Talking with Angus Donald and James Wilde

Here are extracts from two more of my talks with writers.

First, Angus Donald, author of the Outlaw series about Robin Hood.

Martin: How do you research your novels?  Do you do it before you start to write or do you research on an ongoing process?

Angus: Both. I start with a vague idea – for example, in King’s Man (book 3, out in paperback on July 5th) the story is loosely about Blondel, with Alan the trouvere rescuing Richard the Lionheart from imprisonment in Germany. I read a lot about Richard’s time in prison, and his ransoming by the English under the direction of his mother Eleanor of Aquitaine. Then I visited the part of Germany that was relevant to the story, near Frankfurt. Then I started writing. But I do research online along the way. I suddenly realised 40,000 words into the story that Alan (Blondel) would not travel to Germany on horseback as I had originally supposed. Everybody travelled by water on long journeys, if they possibly could, as it was so much easier and safer. So I had to research boat travel on the Rhine a third of the way through the book: what kinds of boats did they go on? How were they propelled? What did they transport as cargo. As I say, it’s a bit of both – there are always details that you need to find out while you are actually writing the story. What day was Easter in that year? What did people do when they had a cold? What colour robes would the monks in this particular monastery wear? That sort of thing. I do that in libraries and online while I’m in the middle of the book.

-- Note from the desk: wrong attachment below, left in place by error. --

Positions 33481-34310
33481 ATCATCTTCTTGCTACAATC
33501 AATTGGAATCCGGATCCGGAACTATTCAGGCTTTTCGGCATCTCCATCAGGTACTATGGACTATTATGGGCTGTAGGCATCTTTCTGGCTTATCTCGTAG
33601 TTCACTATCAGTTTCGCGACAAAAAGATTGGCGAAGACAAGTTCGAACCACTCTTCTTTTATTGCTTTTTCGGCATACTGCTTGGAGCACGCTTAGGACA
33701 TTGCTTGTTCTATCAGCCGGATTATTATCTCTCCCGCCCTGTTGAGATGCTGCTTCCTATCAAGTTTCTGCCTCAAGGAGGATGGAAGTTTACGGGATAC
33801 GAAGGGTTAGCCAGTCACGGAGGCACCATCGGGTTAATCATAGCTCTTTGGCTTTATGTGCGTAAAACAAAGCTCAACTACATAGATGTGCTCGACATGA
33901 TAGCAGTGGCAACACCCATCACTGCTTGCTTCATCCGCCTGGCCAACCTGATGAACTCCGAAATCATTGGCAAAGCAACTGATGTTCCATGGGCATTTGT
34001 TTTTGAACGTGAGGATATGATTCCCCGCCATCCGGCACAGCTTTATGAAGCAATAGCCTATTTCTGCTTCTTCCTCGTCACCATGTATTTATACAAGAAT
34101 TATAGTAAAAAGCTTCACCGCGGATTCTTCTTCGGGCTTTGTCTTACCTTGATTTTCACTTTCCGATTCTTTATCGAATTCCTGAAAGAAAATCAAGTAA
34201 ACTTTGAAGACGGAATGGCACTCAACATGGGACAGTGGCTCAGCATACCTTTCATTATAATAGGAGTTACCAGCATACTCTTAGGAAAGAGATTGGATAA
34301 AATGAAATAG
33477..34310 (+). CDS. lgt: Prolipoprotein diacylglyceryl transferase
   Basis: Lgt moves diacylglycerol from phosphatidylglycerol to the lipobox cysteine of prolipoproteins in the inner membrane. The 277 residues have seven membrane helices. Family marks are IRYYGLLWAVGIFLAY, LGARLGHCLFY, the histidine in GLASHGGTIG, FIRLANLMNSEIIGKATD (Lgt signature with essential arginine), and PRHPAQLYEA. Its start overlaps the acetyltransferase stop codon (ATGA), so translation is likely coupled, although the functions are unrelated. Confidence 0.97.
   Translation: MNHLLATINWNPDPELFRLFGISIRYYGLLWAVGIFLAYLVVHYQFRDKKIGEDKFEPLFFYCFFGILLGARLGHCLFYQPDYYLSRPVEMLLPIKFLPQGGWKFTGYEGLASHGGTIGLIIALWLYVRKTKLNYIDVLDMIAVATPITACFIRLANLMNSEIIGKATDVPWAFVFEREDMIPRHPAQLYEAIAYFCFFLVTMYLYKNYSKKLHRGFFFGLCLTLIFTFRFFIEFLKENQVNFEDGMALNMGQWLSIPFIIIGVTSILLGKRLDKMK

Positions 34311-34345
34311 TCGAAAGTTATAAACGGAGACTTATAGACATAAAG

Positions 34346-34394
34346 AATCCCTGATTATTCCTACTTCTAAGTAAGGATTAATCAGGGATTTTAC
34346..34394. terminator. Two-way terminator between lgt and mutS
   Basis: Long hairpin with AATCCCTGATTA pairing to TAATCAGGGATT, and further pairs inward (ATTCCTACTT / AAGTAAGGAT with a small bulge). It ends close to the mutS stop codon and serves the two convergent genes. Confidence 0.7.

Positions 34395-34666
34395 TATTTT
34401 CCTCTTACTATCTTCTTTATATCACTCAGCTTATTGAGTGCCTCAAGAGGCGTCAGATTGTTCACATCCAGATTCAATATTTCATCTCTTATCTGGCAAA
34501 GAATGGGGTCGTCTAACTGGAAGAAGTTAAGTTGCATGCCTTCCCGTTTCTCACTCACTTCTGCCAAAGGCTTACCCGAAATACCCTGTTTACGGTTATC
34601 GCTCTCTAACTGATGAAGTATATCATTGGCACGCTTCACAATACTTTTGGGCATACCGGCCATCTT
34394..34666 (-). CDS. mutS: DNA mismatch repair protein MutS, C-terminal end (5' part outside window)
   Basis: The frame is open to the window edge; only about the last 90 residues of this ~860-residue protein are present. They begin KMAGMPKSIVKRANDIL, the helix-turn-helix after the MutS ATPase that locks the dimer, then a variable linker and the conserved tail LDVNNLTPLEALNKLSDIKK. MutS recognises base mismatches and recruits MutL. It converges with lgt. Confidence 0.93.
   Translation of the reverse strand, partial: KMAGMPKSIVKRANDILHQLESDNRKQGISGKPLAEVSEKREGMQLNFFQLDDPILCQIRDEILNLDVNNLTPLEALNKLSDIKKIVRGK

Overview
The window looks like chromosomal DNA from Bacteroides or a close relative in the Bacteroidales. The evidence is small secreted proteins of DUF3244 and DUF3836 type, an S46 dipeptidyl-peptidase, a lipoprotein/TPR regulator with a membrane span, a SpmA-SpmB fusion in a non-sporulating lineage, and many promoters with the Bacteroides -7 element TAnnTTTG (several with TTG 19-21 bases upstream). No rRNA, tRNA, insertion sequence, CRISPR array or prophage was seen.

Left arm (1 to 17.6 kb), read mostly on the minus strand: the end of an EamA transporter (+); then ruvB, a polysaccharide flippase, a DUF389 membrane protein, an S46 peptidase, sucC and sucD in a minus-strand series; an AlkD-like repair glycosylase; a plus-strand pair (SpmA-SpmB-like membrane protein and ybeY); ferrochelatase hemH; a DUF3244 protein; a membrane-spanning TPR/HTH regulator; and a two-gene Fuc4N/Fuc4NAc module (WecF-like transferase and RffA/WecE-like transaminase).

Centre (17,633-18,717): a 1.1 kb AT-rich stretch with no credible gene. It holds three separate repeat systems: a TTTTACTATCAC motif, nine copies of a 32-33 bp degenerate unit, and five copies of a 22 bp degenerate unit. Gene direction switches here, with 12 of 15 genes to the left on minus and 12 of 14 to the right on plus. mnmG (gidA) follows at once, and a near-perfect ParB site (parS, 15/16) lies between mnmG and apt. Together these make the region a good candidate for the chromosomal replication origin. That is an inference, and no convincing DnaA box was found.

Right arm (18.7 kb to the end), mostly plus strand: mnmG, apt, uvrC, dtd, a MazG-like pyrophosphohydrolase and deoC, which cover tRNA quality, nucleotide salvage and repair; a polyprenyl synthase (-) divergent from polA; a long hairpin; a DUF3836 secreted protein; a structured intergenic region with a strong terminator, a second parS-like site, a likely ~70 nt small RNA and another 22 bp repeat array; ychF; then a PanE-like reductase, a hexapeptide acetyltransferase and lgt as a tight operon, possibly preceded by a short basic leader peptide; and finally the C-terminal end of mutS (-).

What would be a typical writing day for you?  Do you have set times, spaces, routines or rituals?

I write best in the morning. So my routine is geared to that. I get up around 7-ish, grab a cup of tea, and go up to my study, which is at the top of our very decrepit medieval house. I work in my dressing gown until mid-morning then shower, have breakfast and get dressed. I try to go for an hour’s walk in the Kent countryside before lunch at 1pm with my wife and baby son, Robin. (The other child Emma is usually at school then.) In the afternoons I read, and sometimes take a nap, and I write/edit again from about four till six pm, when I come down and rejoin the family and have tea, or a drink and begin cooking supper for my wife Mary. That is the basic structure of my day – but the pleasure of being self-employed is that I can change it as and when I like.

Next James Wilde: author of Hereward and Hereward: The Devil’s Army.

Martin: Which authors have had the greatest influence upon you?

As a child, Alan Garner changed the way I thought about books.  The Weirdstone of Brisingamen and The Moon of Gomrath were phenomenal works of imagination and showed me how the deep past still affected the present.  Later I consumed just about everything by the sadly-missed Ray Bradbury, as well as Lord of the Rings.  John Steinbeck, Thomas M Harris and Umberto Eco, particularly Foucault’s Pendulum, have all been big influences.